Comments the former Norwegian Defense Minister Thorvald Stoltenberg: "There are many good and valid reasons for closer Nordic cooperation in the Arctic. Some are security related and others are linked to growing economic activity in the region, energy production, as well as enlarged commercial shipping traffic, which will increase as the polar ice melts and shipping has greater access."


NATO: The Arctic: Too Hot to Ignore?

Quote:

The High North is almost literally the land that time forgot. After several failed attempts in the 19th century by explorers to see if its vast expanses of ice could be crossed, it was tacitly decided that the High North had little to offer - except frostbite.

Since then, the region has had little attention. Even some of the maritime charts used by cruise ships in the region date back to the 1800s.

But things are changing. The Arctic is, unlike the Antarctic, a frozen sea. Its ice is now melting. And much faster than anticipated.

This has major security implications. Borders are far from clear. Disagreements over ownership of natural resources have surfaced. And climatic changes mean the situation is evolving each week.


norcalgolfer wrote:

In spite of the many links you provided, I see absolutely no evidence whatsoever that the U.S. military accepts AGW as a clear and present danger.


I think that the very fact alone that the US Secretary of Defense specifically named climate change as one of the new national security threats is evidence enough that the US military indeed does see climate change as a threat.

As per my links & quotes, several US Combat Commands list "climate change" as one of their present key strategic issues, but supposedly, you have seen "absolutely no evidence whatsoever" that the U.S. military sees climate change as a national security threat?

I would also like to point out that by suddenly jumping from "threat", which is the issue here under discussion, to "clear and present danger" (your new wording), you are trying to move the goal post.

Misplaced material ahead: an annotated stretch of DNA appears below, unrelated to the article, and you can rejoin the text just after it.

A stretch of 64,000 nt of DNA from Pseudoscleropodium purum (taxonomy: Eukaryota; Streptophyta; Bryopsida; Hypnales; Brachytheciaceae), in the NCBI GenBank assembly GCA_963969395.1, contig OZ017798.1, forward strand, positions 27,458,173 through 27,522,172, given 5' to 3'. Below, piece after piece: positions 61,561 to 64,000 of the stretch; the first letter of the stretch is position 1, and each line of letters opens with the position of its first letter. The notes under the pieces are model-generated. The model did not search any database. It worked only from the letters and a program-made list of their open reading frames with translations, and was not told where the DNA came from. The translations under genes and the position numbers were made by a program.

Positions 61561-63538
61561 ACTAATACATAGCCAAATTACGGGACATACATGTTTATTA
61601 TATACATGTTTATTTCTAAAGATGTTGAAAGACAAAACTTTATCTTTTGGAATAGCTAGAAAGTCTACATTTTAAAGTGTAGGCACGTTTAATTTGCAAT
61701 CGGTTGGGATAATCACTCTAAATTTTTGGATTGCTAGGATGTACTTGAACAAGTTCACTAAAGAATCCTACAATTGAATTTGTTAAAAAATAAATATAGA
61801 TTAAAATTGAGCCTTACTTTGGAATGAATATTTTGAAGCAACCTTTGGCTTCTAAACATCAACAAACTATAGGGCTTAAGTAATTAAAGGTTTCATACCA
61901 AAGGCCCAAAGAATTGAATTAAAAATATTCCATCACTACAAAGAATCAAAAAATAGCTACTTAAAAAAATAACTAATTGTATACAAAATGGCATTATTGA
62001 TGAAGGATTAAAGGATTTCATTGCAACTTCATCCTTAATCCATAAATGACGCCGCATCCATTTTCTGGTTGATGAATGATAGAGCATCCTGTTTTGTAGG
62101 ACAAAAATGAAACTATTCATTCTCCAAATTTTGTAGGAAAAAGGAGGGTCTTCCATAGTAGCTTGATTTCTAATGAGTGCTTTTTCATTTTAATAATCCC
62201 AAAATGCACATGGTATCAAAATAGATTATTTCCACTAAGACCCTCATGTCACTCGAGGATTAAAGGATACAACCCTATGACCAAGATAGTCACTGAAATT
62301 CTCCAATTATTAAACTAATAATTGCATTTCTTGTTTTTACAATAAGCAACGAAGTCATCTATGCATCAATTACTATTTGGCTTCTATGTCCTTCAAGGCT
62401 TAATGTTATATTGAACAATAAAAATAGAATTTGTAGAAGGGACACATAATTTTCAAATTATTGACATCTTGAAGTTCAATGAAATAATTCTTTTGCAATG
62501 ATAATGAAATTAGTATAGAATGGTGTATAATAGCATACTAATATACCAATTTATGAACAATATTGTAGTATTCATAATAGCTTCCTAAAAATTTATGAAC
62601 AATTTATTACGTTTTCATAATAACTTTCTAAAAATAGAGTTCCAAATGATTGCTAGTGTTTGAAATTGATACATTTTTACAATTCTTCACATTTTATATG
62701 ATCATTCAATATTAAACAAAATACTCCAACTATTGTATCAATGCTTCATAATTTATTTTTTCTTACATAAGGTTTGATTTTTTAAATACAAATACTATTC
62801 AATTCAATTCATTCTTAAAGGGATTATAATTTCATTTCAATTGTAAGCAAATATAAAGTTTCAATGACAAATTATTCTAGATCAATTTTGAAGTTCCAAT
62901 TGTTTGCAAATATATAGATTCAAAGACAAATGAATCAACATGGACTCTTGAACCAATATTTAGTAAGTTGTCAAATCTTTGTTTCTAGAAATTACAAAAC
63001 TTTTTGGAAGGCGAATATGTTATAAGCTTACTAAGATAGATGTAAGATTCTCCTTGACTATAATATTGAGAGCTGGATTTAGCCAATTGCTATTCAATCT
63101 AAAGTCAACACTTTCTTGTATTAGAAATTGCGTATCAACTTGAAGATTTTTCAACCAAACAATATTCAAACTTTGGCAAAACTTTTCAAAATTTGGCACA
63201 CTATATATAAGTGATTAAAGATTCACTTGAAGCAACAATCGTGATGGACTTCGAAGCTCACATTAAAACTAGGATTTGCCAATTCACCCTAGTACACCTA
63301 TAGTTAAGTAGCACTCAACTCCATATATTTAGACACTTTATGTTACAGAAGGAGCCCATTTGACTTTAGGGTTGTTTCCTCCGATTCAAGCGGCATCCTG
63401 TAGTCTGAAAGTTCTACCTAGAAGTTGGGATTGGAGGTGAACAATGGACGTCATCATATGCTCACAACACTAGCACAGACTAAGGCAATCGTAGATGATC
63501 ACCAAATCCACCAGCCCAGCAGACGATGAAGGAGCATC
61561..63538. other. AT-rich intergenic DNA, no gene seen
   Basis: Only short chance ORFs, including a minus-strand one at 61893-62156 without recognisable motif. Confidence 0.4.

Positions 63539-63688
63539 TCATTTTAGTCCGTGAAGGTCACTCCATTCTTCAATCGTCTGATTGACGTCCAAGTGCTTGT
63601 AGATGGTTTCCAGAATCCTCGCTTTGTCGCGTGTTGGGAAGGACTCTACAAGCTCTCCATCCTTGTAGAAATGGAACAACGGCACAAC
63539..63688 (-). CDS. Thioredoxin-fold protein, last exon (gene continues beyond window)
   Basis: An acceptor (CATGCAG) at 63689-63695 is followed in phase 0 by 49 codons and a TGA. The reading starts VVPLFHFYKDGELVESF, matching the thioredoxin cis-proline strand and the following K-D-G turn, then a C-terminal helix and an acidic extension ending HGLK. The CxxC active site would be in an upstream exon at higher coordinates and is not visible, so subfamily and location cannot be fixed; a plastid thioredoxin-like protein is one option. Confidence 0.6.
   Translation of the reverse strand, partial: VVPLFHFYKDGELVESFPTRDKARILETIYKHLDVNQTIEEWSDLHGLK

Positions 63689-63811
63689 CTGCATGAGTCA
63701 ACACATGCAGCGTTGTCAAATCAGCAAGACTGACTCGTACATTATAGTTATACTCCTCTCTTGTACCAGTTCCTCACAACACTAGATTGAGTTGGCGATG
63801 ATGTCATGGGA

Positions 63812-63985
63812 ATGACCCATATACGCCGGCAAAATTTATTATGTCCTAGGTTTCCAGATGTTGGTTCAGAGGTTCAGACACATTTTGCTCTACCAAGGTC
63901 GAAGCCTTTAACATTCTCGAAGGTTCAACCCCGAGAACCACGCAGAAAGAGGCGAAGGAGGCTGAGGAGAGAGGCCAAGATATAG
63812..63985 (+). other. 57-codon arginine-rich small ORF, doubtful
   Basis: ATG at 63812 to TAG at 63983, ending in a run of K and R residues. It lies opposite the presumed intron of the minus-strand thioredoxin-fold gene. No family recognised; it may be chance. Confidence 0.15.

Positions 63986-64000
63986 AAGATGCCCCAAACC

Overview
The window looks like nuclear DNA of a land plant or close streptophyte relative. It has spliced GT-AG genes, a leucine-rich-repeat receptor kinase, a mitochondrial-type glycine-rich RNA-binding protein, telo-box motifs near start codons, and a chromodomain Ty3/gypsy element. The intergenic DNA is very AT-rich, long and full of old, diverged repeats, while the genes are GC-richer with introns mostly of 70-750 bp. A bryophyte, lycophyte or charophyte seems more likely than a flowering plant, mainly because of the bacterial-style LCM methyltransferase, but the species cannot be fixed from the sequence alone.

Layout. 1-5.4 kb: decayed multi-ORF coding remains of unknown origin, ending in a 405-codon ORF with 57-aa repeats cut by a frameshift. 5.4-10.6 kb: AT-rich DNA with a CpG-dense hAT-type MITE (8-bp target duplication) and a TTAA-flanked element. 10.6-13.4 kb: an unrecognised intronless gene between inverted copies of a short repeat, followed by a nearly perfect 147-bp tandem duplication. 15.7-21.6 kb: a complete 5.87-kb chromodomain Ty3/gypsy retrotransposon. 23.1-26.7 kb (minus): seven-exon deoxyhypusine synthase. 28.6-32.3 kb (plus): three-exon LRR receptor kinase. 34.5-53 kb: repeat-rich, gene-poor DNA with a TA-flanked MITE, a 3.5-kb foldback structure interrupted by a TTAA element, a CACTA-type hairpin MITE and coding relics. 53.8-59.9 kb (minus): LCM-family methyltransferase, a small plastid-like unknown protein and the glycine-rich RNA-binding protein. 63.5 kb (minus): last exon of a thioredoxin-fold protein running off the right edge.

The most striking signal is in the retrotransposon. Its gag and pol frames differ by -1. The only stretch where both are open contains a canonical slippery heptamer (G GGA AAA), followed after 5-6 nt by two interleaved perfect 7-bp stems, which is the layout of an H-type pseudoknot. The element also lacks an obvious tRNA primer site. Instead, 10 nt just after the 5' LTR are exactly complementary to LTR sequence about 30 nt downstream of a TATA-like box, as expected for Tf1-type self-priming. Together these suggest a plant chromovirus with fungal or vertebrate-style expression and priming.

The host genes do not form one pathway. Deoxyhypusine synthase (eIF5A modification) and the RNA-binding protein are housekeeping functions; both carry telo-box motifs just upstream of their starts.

The military is tasked to defend the nation: protect, prevent and prevail. Few militaries in the world accomplish that by simply sitting on their fat behinds waiting for the next war to break out to find out who prevails. From national security point, war ("prevail") is always a massive failure; mistakes have accumulated and situation has already gone very wrong. Assessing and anticipating new emerging threats is a big part of the first two tasks to "protect and prevent."

Which is why military/security establishments are now busy putting out papers that focus on the climate change and the Arctic region as a new strategic hotspot, because it's their job to stay a step ahead. Yes, the military deals with an enormous variety of issues and possible issues, as you point out. They do not, however, pull these "possible issues" randomly out of a magicians hat and write threat assessments that focus on improbable scenarios.

TAKING UP THE SECURITY CHALLENGE OF CLIMATE CHANGE

GLOBAL WARMING THREATENS NATIONAL INTERESTS IN THE ARCTIC

DEFENCE REQUIREMENTS FOR CANADA’S ARCTIC

New Perspectives on Military Power in the Arctic
(Comment: an interesting discussion on the actual how, how a potential Arctic conflict might look like and how it would be fought and with what force, by a Norwegian General and the Chief of Defence)

And these examples are just more tips of the iceberg, drops in the Arctic Ocean etc., etc. (pun totally intended! Laughing)

So when you wrote that: "Nearly all of the links you provided to examples of the military supposedly [sic!] believing in climate change were simply stating that they were potential threats" that is precisely what the military does in order to "ptotect and prevent," i.e. defend the nation.

For instance, back in 2001, a joint/co-sponsored symposium Naval Operations in an Ice-free Arctic was held. There were fifty military and civilian participants representing the Navy staff, the fleet, program managers, U.S. Coast Guard operators, Arctic subject matter experts, Canadian military and civilian experts and officers from the Royal Navy.

A summary of the salient points discussed during the symposium [all emphasis mine]:

Quote:

Observed and Forecasted Arctic Change

• Submarine data reveal a 40% decrease in arctic sea ice volume. Satellite passive microwave data since the 1970s demonstrate a decrease in sea ice extent of 3% per decade. Model data suggest that a sea ice thickness decrease of 30% and an ice volume decrease between 15% and 40% by 2050.
• These trends translate into a possibility that the US Navy will be required to operate in the Arctic. The ice infested waters will restrict maneuverability and limit sensor and weapon employment. Harsh arctic conditions will cause super structure icing and limit personnel exposure times.

Overarching Issues

• The operational implications of an ice-free Arctic are neither well known nor well appreciated outside the oceanography community. Significant research and a subsequent education/awareness plan is required to inform all stakeholders including requirements officers, acquisition executives, and operators. This is essential to produce the level of naval service interest required to make informed decisions about future extended operations in the polar seas.
• No new naval missions are expected, but an increased scope of naval operations is likely in an ice-free Arctic. Ensuring access and stabilizing the
global commons are the most overriding reasons for increased operations in the Arctic.
• New capabilities will be required in many aspects of air, space, surface and subsurface operations and support.

Strategy and Policy